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Monday, June 8, 2020

I spent two full days this week in a Zoom arbitration (for convenience, I’m using “Zoom” for any teleconferencing technology). Here are my thoughts:

  • Overall, the process works well for presenting information. Everyone seemed comfortable with Zoom’s functions and specifically with the concept of only one person talking at a time, although that was occasionally challenging.

  • The process was efficient. Nobody had to travel. We started on time. Breaks took roughly the amount of time allocated. And we definitely had a shorter lunch break!

  • There are limitations related to the “tone” or “feel” of the parties’ attitudes and behavior, which are flattened out literally and figuratively in a Zoom call. As a result, you should expect to lose the value of any emotional impact that you would normally anticipate.

  • It is important to be proficient and nimble with the technology, and not just by making sure you mute/unmute as appropriate (although please do that). Handling of hard-copy exhibits requires some foresight and planning (blowups, highlighting, etc.). Presentation and review of exhibits during the call requires a good working knowledge of screen sharing. Introduction of new documents requires patience, since it is time-consuming. Even if you are comfortable with Zoom, it is worth practicing the presentation of your exhibits before the hearing.

  • Objections can be cumbersome. In a live hearing, it is easier to interrupt and object, and for everyone in the room to instantly understand what is happening. There’s a slight delay using Zoom, so the witness generally continued to talk, and the arbitrator had a hard time focusing on the objection. It would be good to think about some signal that can be used, maybe even a visual “stop sign.”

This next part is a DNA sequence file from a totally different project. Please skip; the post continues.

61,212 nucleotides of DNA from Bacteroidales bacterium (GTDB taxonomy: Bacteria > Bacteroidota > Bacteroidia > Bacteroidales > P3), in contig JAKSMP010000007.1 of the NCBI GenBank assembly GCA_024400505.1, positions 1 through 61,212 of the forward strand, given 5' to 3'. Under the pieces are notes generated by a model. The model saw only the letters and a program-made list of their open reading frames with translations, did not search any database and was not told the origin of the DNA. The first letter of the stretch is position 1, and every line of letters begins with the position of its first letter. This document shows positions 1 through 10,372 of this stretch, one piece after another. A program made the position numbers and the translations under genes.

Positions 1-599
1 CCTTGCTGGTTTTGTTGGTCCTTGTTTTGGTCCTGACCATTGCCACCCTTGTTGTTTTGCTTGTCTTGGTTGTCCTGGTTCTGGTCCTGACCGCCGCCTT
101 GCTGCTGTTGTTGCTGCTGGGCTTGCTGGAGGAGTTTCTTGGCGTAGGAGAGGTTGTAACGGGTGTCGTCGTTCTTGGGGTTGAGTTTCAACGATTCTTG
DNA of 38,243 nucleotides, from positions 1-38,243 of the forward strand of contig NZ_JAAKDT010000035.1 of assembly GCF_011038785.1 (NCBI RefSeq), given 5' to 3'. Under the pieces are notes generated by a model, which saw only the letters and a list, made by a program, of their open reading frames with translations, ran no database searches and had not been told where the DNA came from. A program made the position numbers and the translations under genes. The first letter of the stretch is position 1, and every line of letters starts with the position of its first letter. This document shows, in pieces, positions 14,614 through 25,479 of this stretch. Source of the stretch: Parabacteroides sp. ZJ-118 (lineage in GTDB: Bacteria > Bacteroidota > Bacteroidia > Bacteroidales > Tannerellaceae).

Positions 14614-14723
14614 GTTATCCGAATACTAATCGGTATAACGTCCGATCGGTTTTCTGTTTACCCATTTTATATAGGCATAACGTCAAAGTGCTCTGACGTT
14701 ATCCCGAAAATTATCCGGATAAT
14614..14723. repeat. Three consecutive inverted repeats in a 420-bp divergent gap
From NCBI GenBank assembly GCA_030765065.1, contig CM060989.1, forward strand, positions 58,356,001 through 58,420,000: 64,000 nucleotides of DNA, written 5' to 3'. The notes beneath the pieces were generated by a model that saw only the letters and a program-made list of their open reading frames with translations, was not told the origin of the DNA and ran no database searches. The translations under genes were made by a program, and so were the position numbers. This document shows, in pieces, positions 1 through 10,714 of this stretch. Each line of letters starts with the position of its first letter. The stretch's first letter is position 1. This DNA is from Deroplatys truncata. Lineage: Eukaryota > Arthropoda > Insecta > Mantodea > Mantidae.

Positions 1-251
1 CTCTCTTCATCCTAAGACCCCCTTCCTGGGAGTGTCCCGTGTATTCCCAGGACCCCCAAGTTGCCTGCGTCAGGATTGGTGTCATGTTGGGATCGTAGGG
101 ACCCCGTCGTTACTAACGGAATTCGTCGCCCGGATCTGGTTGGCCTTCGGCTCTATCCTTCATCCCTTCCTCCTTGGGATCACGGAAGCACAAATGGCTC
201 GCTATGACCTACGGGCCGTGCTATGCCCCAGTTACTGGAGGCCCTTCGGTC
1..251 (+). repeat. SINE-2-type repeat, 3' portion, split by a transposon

• There are norms for Zoom, mostly related to collaboration and information sharing, that are challenging to overcome. The adversarial, sometimes hostile, tone of cross-examination seems out of place. Witnesses tended to treat answers as an opportunity to engage in conversation/lecture rather than a specific request to directly provide limited information.
  • It was much harder to communicate with my client about cross-examination of opposing witnesses than it normally is with my client sitting next to me. Text messaging was an imperfect solution.
  • The process can be draining. Think of sitting in front of a laptop/monitor/iPad all day staring into 4–5 little boxes. One workaround that I used:
    • I connected my phone to a large monitor/TV by HDMI;
    • I separately connected by phone to the Zoom call;
    • I muted and stopped Zoom video on the phone; and
    • I watched the larger monitor/TV instead of my iPad.

It was much easier to screen share and read documents that way as well. I’m sure there are other options.

  • There are obvious security concerns, primarily the danger of attorney-client communication through a separate electronic conversation. Another is the potential for recording. Our arbitrator issued an order prohibiting recording, but enforcement could be difficult.

Given present circumstances, and the likely efficiencies of Zoom hearings even after the pandemic, we should work together to develop best practices.

This article was previously published on LinkedIn on May 17, 2020.

Jonathan B. Frank and his wife Jan founded Frank & Frank Law in 2019 to provide practical, efficient solutions for business and real estate disputes. Jonathan is a graduate of Stanford University and the University of Michigan Law School, cum laude. He has authored numerous articles on litigation practice, and is incoming co-chair of the Oakland County Business Court Committee. He is also a trained mediator and a Neutral Arbitrator with the AAA. More information at

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